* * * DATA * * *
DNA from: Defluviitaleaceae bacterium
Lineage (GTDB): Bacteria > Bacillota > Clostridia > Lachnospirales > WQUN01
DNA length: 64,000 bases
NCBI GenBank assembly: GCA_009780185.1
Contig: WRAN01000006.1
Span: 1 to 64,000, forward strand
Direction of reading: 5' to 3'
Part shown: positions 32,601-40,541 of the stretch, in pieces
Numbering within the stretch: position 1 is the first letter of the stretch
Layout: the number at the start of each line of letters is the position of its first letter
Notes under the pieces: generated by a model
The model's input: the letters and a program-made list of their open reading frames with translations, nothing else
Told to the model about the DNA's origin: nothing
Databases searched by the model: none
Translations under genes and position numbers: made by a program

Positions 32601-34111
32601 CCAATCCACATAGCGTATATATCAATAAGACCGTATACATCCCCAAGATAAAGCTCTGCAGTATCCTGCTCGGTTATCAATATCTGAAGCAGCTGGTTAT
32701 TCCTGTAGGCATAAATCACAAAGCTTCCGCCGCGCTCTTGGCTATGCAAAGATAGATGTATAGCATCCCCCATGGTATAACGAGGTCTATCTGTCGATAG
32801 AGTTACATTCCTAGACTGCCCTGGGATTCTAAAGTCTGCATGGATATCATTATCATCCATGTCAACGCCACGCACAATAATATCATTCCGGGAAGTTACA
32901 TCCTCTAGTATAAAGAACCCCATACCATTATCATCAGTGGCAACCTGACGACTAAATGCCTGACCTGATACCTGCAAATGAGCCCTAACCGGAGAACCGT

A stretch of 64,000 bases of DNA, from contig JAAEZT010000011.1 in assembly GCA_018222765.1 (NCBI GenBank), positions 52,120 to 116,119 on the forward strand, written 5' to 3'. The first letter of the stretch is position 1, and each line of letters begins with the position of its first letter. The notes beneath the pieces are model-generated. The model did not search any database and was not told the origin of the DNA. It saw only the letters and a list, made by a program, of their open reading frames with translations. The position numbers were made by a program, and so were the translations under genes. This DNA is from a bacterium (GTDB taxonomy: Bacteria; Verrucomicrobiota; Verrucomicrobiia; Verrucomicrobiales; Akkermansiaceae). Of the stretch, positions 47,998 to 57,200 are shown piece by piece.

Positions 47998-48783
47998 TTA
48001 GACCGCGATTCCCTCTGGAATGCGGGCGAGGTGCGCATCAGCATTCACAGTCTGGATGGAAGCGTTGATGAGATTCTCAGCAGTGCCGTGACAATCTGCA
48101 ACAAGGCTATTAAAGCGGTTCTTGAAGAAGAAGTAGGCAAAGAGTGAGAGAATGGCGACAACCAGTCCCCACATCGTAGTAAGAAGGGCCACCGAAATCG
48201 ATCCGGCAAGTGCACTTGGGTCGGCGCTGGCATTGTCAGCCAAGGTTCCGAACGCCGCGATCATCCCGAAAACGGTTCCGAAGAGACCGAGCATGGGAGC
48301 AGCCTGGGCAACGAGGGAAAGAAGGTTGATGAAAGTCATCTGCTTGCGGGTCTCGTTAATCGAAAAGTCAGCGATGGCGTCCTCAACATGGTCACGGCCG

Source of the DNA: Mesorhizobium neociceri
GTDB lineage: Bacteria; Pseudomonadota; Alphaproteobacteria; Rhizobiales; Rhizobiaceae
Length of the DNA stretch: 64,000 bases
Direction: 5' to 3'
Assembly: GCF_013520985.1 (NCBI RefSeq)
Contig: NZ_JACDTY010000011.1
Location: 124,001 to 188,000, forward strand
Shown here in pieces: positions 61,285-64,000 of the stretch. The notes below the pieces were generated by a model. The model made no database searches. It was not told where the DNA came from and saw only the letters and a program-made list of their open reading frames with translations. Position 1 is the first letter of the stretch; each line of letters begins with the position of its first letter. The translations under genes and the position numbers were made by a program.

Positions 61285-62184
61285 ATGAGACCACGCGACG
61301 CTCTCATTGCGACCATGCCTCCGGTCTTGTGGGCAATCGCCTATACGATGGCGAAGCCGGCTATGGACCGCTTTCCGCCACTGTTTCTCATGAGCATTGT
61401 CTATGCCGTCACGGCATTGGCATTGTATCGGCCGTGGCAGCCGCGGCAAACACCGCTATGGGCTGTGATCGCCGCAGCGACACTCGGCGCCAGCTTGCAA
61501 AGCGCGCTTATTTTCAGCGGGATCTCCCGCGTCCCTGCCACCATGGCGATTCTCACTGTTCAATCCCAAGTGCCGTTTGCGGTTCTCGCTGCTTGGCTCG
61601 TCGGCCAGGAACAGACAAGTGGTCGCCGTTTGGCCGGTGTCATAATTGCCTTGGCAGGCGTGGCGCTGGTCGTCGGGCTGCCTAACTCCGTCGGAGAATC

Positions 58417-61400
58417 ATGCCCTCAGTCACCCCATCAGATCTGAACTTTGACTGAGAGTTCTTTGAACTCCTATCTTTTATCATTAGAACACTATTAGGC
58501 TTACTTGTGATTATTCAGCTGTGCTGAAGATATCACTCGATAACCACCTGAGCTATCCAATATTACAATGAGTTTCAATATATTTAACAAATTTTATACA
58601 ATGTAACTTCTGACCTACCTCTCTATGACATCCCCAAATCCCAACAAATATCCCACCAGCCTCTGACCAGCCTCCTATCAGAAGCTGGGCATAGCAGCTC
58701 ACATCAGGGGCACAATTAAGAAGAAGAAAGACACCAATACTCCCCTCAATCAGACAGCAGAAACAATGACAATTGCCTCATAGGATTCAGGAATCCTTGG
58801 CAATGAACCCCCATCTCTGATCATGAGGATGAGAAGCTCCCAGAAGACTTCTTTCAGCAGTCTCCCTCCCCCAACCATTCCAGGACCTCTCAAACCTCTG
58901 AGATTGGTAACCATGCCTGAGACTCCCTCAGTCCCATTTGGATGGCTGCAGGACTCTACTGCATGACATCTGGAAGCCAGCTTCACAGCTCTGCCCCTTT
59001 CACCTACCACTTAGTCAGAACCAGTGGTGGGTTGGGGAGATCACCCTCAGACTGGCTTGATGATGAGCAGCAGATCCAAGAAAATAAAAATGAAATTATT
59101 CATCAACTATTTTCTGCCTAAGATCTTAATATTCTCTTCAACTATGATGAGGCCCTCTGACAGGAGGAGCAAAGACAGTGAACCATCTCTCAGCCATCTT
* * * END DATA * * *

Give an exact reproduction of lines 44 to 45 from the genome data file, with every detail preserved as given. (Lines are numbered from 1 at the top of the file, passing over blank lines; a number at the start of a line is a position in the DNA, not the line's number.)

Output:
58501 TTACTTGTGATTATTCAGCTGTGCTGAAGATATCACTCGATAACCACCTGAGCTATCCAATATTACAATGAGTTTCAATATATTTAACAAATTTTATACA
58601 ATGTAACTTCTGACCTACCTCTCTATGACATCCCCAAATCCCAACAAATATCCCACCAGCCTCTGACCAGCCTCCTATCAGAAGCTGGGCATAGCAGCTC